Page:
SALT LAKE CITY — What do President Donald Trump, Kim Kardashian West, a House impeachment manager and prominent Christian leaders have in common?

They all support criminal justice reform.

And they’re not alone.

Across the country, the previously controversial — and predominately liberal — push to reduce sentencing standards for nonviolent drug offenders and increase second chances has gone mainstream. Trump even highlighted his reform efforts in a Super Bowl ad.

“Politicians talk about criminal justice reform. President Trump got it done,” says the commercial, which was paid for by the president’s reelection campaign.

The bipartisan and interfaith nature of reform-related activism is unique at a time when Democrats and Republicans disagree about almost everything and Christians clash over whether it’s morally appropriate for people of faith to vote for Trump.

It’s also crucial to the success of ongoing criminal justice reform, said Rep. Hakeem Jeffries, D-New York, during a Feb. 6 panel at the Brookings Institution on structural racism. Previous efforts to change sentencing policies have crumbled under the pressure of partisan tension.

“For too long, criminal justice reform had been wrapped up into a toxic political environment,” said Jeffries, who served as one of the House impeachment managers during the recently concluded Senate trial.

Many factors contributed to recent improvements in surrounding debates, including growing awareness of the cost of maintaining large prison populations and troubling personal interactions with the justice system, according to Jeffries and others. Individual political interests and religious beliefs help determine which justifications for policy reform appeal to them the most.

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Kris Steele, who is the executive director of Oklahomans for Criminal Justice Reform and previously served as a Republican leader in the state legislature, told the Deseret News last year that he first became interested in changing sentencing rules and reducing prison populations for financial reasons.

“It jumped off the page how much we were spending as a state, comparatively speaking, on corrections,” he said.

Steele then dug a little deeper and discovered that all that spending didn’t seem result in safer communities.

“When I looked around and compared our statistics with other states, virtually every other state had a lower incarceration rate and crime rate than Oklahoma,” he said.

Jeffries also points to statistics to explain why reform efforts are valuable. During his Feb. 6 presentation at Brookings, he noted that the United States incarcerates more people per capita than any other country, and more than China and Russia combined.

“The mass incarceration epidemic is one of the great injustices we all have to collectively address in America,” he said.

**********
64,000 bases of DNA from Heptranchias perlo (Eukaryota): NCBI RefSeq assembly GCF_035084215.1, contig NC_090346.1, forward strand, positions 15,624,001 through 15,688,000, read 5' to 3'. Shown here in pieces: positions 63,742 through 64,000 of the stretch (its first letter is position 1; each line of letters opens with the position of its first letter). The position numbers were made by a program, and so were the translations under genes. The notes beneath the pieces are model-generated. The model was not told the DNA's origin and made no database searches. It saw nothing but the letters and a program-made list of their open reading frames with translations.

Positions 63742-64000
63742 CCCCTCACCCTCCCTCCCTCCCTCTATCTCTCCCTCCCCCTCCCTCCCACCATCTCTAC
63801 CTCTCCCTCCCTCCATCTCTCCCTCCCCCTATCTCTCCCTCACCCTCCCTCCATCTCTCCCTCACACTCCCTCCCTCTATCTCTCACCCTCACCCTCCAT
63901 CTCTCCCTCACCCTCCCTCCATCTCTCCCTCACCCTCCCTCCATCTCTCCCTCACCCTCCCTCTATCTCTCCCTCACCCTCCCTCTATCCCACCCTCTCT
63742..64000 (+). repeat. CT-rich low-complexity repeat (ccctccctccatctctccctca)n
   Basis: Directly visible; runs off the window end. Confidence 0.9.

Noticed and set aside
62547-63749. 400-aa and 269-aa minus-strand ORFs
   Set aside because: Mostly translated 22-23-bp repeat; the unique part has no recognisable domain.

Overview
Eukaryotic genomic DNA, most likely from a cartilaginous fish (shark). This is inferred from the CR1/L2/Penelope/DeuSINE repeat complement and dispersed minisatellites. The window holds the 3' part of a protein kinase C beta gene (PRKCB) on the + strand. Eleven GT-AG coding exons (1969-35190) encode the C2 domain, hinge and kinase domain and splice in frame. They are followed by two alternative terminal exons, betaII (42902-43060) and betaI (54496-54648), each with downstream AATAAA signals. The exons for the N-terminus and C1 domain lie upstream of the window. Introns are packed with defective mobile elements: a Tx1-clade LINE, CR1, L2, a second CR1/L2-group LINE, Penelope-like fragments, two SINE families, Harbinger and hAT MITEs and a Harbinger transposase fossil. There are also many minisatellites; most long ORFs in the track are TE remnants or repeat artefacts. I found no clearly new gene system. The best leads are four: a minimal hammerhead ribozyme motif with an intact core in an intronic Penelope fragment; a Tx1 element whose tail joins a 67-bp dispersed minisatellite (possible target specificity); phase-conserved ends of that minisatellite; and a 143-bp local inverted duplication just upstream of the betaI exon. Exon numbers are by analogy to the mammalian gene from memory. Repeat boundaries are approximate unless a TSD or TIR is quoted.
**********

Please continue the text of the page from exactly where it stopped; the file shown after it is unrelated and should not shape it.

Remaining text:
A little over a year ago, in December 2018, Congress made progress toward that goal when it passed the First Step Act, which Jeffries co-authored. The legislation reduces mandatory minimum sentences for drug felonies, enables some nonviolent criminals to be released early and expands rehabilitation opportunities for recently released prisoners, among other achievements.

A poll taken after the bill passed the House in May 2018 showed that 70% of likely voters approved of it, according to The Hill.

Other studies have shown that the general concept of criminal justice reform is gaining support nationwide.

In 2001, fewer than half of U.S. adults (46%) said it was a “good thing” for states to shift away from mandatory drug sentences. By 2014, that figure had risen to 63%, according to Pew Research Center.

Over that time period, Republican support for such changes increased by 8 percentage points from 41% to 49% and Democratic support surged from 48% to 66%, Pew reported.

The same survey found that two-thirds of Americans (67%) believe the government should focus more on providing treatment to drug users than prosecuting them. That’s a big change from 1990, when nearly three-quarters of U.S. adults thought there should be a mandatory death penalty for “major drug traffickers,” as researchers pointed out.

More than 70% of U.S. adults, including 8 in 10 “practicing Christians,” say that elected officials’ beliefs about issues like sentencing requirements and second chance programs for prisoners influence how they vote, according to a 2019 report from Barna.

This strong support for further changes to the justice system helps explain Trump’s reform-focused Super Bowl ad and other statements he’s made in recent weeks. During his State of the Union address on Feb. 4, the president highlighted the First Step Act as one of his (and Congress’) most important recent achievements.

“Everybody said that criminal justice reform couldn’t be done, but I got it done, and the people in this room got it done,” he said.

Most importantly, they got it done together at a time when bipartisan cooperation was an increasingly rare phenomenon, Jeffries said.

For too long, the criminal justice reform debate was “being fueled by reactionary politics,” he said. “If we were going to break that cycle, we had to break it together.”

Jeffries and others are hopeful that Republicans and Democrats and other typical sparring partners will continue to put their differences aside in order to further improve the criminal justice system. Trump seemed to signal a willingness to keep working on the issue with his latest budget proposal, which was released Monday and would offer more than $300 million in new funding to the Bureau of Prisons to strengthen implementation of the First Step Act.

“America is indeed a nation that believes in redemption,” Trump said at the National Prayer Breakfast on Feb. 6.